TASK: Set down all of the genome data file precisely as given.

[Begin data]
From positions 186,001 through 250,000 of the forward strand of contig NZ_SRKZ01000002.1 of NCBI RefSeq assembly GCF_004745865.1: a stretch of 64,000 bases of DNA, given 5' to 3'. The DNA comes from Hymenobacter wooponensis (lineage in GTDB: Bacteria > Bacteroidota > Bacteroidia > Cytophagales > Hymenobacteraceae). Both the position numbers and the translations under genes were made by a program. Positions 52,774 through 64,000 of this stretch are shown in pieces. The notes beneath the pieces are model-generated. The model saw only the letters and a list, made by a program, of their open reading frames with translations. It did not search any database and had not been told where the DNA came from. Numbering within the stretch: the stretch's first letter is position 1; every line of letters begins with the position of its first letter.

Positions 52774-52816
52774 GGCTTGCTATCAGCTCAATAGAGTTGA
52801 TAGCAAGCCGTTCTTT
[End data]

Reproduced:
From positions 186,001 through 250,000 of the forward strand of contig NZ_SRKZ01000002.1 of NCBI RefSeq assembly GCF_004745865.1: a stretch of 64,000 bases of DNA, given 5' to 3'. The DNA comes from Hymenobacter wooponensis (lineage in GTDB: Bacteria > Bacteroidota > Bacteroidia > Cytophagales > Hymenobacteraceae). Both the position numbers and the translations under genes were made by a program. Positions 52,774 through 64,000 of this stretch are shown in pieces. The notes beneath the pieces are model-generated. The model saw only the letters and a list, made by a program, of their open reading frames with translations. It did not search any database and had not been told where the DNA came from. Numbering within the stretch: the stretch's first letter is position 1; every line of letters begins with the position of its first letter.

Positions 52774-52816
52774 GGCTTGCTATCAGCTCAATAGAGTTGA
52801 TAGCAAGCCGTTCTTT